Karnataka desperate to build Mekedatu dam, TN firmly opposes project

Karnataka Chief Minister B S Yediyurappa on Friday sought the Centre’s clearance to the proposed dam. Opposition in TN build pressure on CM Palaniswami

Cauvery - The Federal
The possibility of generating power by building Mekedatu dam on Cauvery river has been under examination since 1948.

Karnataka Chief Minister B S Yediyurappa on Friday requested the Centre to provide early clearances to Mekedatu dam, proposed to be built across Cauvery river, for providing drinking water supply to Bangalore (4.75 TMC) and generate about 400 MW of power for the state. However, neighboring Tamil Nadu is strongly opposed to the project fearing backlash from its own farmers.

Yediyurappa, who was in Delhi on Friday, met Union Minister for Environment and Forests Prakash Javadekar and requested him to direct his officials to grant the Terms of Reference for Mekedatu project.

The development comes amid heated discussions on the topic in the Tamil Nadu Assembly earlier this week. Tamil Nadu Chief Minister Edappadi K Palaniswami on September 15 asserted in the State Legislative Assembly that the state would not allow Karnataka to construct the dam at Mekedatu under any circumstances. It involves construction of a dam with a storage capacity of about 67.16 tmcft of water.

The opposition DMK even urged Palaniswami to take a delegation of leaders, including leaders from Opposition parties, to the Prime Minister and apprise him of Tamil Nadu’s stand over the issue.

The possibility of generating power from Mekedatu has been under examination since 1948, when Kollegal territory was a part of the Madras Presidency. However, it wasn’t taken up till the reorganization of the states in 1956. The issue heated up after Karnataka Power Corporation Limited (KPCL) prepared a report in July 1996 in favour of the project. Ever since the project mired in inter-state dispute.

With the TN state elections approaching, experts are of the opinion that the Centre may not give permission to the project any time soon.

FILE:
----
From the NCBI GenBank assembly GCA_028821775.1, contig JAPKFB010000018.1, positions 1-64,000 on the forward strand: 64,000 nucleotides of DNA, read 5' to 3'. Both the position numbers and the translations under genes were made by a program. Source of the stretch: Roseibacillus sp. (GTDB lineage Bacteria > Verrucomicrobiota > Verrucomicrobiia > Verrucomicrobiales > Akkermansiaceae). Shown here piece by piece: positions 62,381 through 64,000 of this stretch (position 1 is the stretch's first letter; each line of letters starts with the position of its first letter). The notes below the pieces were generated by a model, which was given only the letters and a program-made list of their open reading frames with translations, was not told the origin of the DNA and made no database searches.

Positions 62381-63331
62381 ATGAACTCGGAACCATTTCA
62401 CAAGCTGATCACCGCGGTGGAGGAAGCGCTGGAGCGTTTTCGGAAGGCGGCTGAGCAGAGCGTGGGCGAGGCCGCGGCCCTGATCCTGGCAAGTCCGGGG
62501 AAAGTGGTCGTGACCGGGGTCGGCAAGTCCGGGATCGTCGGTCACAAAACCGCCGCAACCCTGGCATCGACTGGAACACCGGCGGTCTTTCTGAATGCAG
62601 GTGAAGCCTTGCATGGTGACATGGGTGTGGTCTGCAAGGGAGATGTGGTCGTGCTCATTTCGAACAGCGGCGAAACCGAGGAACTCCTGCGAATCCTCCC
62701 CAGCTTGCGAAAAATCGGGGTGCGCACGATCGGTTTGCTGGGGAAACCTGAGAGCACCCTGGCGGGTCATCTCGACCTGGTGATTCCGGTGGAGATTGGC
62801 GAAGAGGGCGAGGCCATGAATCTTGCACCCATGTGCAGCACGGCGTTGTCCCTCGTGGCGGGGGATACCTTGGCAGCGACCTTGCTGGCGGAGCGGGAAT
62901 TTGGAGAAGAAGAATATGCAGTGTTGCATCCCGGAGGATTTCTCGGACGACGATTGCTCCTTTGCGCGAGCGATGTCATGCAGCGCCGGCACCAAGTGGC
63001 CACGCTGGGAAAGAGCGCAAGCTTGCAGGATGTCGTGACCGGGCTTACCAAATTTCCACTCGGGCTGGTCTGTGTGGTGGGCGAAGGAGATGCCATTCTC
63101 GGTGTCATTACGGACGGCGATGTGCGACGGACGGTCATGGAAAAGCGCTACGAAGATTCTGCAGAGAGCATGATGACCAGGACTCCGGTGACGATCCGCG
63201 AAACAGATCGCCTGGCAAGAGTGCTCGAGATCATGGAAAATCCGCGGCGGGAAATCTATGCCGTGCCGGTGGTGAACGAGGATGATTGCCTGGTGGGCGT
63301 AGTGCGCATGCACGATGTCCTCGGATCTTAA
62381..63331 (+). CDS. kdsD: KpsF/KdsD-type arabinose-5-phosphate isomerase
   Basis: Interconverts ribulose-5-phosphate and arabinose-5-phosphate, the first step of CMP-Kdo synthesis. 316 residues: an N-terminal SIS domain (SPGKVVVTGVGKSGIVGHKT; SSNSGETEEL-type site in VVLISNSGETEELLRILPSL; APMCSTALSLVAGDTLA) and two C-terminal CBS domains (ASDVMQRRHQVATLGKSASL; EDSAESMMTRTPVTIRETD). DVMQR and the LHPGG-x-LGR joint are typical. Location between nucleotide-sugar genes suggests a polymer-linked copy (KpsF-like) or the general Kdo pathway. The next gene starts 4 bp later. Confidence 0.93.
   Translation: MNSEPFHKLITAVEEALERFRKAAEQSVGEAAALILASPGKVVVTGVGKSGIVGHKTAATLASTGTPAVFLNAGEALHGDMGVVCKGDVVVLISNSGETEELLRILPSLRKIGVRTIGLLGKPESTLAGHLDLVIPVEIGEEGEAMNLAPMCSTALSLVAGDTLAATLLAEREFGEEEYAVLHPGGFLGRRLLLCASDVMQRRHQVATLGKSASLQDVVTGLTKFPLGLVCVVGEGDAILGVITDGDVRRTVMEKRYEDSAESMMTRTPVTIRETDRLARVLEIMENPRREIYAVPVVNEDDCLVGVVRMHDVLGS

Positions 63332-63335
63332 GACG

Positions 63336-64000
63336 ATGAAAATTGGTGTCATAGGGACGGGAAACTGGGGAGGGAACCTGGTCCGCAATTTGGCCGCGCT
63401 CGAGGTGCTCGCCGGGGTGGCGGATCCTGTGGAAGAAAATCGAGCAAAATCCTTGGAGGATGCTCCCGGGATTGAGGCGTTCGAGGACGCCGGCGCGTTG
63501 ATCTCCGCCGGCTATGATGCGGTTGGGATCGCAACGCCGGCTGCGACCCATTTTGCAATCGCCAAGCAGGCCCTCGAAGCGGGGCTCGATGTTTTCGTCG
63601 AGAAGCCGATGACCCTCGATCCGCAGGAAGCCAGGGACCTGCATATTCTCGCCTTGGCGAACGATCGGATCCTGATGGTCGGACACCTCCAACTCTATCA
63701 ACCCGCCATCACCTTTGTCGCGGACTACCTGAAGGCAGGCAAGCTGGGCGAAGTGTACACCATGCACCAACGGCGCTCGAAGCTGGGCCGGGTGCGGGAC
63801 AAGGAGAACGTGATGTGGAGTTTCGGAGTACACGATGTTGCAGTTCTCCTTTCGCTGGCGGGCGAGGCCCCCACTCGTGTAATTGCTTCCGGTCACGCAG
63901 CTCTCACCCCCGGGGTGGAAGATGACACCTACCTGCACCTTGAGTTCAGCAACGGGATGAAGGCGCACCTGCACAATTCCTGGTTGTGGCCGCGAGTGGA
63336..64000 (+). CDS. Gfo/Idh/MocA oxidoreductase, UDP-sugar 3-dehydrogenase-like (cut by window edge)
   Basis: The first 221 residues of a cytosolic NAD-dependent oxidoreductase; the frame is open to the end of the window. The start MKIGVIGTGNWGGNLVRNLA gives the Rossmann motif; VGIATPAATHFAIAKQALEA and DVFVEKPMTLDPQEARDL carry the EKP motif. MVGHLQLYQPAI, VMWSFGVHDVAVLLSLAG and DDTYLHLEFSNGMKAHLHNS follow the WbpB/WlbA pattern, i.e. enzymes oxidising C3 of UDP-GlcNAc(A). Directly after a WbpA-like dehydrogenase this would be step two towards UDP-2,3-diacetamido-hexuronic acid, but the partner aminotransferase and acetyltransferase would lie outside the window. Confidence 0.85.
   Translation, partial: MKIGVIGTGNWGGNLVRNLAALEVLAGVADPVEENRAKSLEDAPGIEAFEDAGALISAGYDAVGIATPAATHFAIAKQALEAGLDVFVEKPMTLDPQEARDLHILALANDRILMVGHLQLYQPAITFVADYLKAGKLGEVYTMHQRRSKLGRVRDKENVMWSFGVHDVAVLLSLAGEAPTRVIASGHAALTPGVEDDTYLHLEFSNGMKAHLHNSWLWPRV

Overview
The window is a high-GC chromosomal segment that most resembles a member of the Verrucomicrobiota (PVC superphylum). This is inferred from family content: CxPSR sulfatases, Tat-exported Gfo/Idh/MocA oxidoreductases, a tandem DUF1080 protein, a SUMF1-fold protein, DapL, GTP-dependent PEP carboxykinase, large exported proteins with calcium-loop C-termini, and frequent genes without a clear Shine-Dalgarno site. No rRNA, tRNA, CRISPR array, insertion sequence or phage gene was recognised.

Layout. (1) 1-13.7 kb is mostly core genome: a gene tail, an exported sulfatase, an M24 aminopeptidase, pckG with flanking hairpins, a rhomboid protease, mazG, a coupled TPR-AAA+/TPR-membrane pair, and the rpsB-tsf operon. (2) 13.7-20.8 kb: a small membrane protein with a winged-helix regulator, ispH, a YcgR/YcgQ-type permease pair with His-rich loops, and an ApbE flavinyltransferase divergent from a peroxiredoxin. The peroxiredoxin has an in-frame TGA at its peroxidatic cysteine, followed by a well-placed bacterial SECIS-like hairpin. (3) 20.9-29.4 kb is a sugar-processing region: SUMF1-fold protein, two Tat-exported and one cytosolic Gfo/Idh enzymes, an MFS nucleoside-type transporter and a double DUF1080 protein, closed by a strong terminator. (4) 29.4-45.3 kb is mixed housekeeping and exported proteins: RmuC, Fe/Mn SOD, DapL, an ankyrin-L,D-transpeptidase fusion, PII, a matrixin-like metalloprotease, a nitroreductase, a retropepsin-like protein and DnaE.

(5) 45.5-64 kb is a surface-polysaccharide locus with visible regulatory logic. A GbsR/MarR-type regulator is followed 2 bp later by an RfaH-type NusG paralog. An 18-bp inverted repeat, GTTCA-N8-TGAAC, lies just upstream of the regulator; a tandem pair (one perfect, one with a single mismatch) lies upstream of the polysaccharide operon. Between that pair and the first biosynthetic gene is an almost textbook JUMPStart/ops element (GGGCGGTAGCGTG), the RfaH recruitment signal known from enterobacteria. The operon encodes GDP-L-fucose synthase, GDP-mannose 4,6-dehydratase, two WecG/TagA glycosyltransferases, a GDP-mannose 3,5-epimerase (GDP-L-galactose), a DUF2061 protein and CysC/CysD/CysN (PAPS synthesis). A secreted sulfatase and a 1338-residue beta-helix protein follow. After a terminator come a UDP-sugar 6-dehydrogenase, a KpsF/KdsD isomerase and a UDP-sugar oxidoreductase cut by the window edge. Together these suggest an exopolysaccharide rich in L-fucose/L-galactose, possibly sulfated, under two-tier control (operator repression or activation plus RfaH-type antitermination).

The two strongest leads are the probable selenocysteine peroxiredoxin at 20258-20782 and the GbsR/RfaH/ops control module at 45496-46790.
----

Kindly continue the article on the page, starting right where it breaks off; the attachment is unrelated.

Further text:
Related news: Yediyurappa writes to PM Modi to clear Mekedatu project

Tamil Nadu’s argument is that the project is Karnataka’s “ploy” to secure greater storage of Cauvery water. Karnataka, however, has repeatedly told Tamil Nadu that the total quantum of water to be made available to Tamil Nadu at Biligundlu in a normal year (177.25 TMC) annually, as accorded by the Supreme Court in February 2018, will be met.

Karnataka argues that the project meets the demands of providing drinking water facilities to the areas deprived of drinking water in Bangalore Metropolitan area, benefitting about 100 lakh people with 135 lpcd (litres per capita daily). Besides it views that harnessing 400 MW of hydro power is an additional benefit utilizing the fall in the natural bed of the Cauvery River.

Environmental concerns

The project, estimated to cost Rs 9,000 crore, was approved by the Karnataka government in 2017 and received approval from the Union Water Resources Ministry. However, it awaits approval from the Ministry of Environment and Forests (MOEF). Besides, Tamil Nadu has challenged it in the Supreme Court.

The project requires a total of 5252.40 Ha of land for the construction of project components and submergence of forest, wildlife and revenue land. It includes 2925.4 hectare of land of Cauvery Wildlife Sanctuary and 1869.5 hectares of forest land, and about 201 acres of land within the villages of Sangama, Kongedoddi, Madavala, Muthathi and Bommasandra and additional 256.4 acres of public land for tunnels, approach road and others.

Related news: Godavari-Cauvery river linking: Tamil Nadu’s pipedreams and ground realities

Environmentalists have strongly opposed the move as the sanctuary is the only habit for a number of wildlife species that are endangered. The pre-feasibility project report by the Cauvery Neeravari Nigam Limited in 2019 notes that the river flowing at the middle of the Wildlife Sanctuary remains home for the endangered and endemic fish species like called Deccan Mahsheera, a freshwater fish, smooth-coated and small clawed otter, marsh crocodile, soft shelled turtle and endangered Indian Pangolin, near threatened Kollegal ground gecko, critically endangered white-rumped vulture among other species.

Considering that the wildlife sanctuary is also connected to Biligiri Ranganathaswamy Temple Tiger Reserve through Male Mahadeshwara Wildlife Sanctuary, environmentalists believe the project will also cut off access to elephants and tigers in the region and would further escalate the human-animal conflict.

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